'We were here'.
A Bedouin family could have lived here for awhile, and possibly left a little after the oil wells have flourished in their surroundings.
A typical Bawdi camp will have a tent and a pen (or some pens) for the livestock. Camels, goats, and sheep are the common animals being raised.
I have been told that a camel can cost a fortune. Like hundreds of thousands! USD!
It is a must that you let a caravan or even a single camel cross the road when you see one. When camels are sighted from afar walking or just grazing near the road, you should slow down or even stop if you must.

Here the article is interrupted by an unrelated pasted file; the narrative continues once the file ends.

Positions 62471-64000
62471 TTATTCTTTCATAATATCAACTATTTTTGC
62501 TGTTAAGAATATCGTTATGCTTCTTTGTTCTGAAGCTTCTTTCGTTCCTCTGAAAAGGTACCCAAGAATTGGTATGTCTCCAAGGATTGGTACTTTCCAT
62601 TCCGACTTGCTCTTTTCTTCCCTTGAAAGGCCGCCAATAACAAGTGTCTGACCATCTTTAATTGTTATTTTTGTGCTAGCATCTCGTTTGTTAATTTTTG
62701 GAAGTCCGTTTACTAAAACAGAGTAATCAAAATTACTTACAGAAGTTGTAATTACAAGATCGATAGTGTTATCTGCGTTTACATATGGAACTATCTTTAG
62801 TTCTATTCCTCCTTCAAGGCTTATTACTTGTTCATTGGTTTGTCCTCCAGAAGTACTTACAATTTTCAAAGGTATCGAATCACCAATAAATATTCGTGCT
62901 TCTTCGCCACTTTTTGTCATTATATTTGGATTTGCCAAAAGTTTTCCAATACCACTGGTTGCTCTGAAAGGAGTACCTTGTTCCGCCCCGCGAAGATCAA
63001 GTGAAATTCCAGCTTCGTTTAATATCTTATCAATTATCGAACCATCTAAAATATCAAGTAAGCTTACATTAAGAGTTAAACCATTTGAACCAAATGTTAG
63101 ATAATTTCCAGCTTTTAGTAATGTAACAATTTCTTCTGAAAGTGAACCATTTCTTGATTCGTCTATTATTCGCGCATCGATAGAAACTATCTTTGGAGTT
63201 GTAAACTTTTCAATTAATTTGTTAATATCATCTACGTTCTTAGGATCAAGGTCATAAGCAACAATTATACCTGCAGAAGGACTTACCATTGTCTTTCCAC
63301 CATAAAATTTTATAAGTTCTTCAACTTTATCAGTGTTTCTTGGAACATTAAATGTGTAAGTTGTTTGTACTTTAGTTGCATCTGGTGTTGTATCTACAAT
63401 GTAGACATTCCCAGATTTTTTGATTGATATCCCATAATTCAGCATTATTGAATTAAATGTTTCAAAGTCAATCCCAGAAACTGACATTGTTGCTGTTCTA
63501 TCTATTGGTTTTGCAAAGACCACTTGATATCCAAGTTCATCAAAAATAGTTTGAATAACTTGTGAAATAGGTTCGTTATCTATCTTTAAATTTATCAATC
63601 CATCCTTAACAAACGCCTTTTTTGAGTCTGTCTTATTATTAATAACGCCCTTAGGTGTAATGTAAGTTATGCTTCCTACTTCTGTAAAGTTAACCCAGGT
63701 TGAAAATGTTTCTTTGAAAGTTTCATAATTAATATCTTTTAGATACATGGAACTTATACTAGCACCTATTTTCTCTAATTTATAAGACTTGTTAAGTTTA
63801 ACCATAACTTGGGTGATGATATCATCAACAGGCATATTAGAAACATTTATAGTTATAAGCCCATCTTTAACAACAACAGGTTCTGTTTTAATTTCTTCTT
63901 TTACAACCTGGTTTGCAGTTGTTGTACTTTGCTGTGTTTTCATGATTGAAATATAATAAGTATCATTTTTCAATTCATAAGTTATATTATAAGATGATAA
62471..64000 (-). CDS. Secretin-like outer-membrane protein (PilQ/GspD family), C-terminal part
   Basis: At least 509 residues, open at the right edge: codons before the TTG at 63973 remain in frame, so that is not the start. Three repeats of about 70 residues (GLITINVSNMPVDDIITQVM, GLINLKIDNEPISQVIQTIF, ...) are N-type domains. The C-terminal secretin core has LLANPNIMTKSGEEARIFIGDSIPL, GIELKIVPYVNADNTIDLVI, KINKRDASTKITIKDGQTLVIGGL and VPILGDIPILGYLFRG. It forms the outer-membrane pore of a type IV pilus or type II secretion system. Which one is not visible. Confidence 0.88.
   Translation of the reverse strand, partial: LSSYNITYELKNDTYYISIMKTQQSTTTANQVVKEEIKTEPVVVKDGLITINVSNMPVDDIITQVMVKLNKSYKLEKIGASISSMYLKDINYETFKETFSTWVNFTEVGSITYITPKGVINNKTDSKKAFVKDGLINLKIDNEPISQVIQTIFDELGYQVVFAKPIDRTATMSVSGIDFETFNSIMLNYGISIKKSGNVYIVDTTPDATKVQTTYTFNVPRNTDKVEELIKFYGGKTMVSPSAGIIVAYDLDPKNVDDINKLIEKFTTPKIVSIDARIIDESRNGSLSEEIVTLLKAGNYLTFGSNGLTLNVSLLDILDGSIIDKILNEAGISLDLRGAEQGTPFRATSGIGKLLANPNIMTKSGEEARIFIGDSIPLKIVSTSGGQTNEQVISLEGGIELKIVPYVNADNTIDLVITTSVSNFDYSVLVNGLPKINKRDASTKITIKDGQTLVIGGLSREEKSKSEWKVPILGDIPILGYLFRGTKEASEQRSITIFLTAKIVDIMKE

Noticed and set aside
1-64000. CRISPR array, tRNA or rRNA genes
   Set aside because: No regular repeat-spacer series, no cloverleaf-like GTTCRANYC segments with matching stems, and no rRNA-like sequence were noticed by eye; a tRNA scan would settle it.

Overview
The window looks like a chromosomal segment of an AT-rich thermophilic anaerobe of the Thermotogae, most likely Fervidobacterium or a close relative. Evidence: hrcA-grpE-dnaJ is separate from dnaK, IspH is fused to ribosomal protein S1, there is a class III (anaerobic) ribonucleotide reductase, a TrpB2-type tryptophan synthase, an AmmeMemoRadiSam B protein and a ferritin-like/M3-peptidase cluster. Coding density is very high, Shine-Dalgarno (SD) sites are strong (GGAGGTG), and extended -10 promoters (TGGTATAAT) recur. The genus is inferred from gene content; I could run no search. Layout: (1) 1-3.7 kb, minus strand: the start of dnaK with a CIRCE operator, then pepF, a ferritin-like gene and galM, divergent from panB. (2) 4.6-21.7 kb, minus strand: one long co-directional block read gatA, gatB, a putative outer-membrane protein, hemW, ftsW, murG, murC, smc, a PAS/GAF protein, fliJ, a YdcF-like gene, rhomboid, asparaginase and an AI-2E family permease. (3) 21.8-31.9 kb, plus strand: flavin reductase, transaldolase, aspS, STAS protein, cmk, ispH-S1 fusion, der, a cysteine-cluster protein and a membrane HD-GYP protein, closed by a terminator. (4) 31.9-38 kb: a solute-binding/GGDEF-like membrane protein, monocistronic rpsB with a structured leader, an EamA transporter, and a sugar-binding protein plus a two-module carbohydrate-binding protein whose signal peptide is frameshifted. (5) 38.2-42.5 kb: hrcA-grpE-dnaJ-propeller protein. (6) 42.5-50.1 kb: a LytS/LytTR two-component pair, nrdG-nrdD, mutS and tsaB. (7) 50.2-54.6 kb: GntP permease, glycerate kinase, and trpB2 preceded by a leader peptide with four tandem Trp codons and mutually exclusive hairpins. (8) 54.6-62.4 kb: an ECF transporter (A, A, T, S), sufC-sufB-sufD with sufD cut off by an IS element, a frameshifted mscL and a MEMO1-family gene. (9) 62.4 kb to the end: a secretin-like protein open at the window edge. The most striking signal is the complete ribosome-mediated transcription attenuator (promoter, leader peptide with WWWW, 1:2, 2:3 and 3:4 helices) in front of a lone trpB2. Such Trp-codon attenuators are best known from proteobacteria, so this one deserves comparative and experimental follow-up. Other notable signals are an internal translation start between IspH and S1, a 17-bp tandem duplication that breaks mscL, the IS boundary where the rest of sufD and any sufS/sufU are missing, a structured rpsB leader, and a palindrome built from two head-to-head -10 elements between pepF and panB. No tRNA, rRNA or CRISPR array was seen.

From observation, many Bedouins now are adapting some modern convenience. There are some who own vehicles that can be used to herd the camels (although the sight of a camel-rider directing/leading a caravan is still more ‘alluring’ to me). Also, it is an easy way to travel to and from the edge of the desert when necessary.
Again, these particular nomads could have been driven off by the changes that sprung around them, and went to a more isolated/desolated area.
(A five-minute stop just to take photographs. Had this been spotted on a later time, I would have spent longer time to look around the site. But of course, I was more than elated to have stepped on this ground.)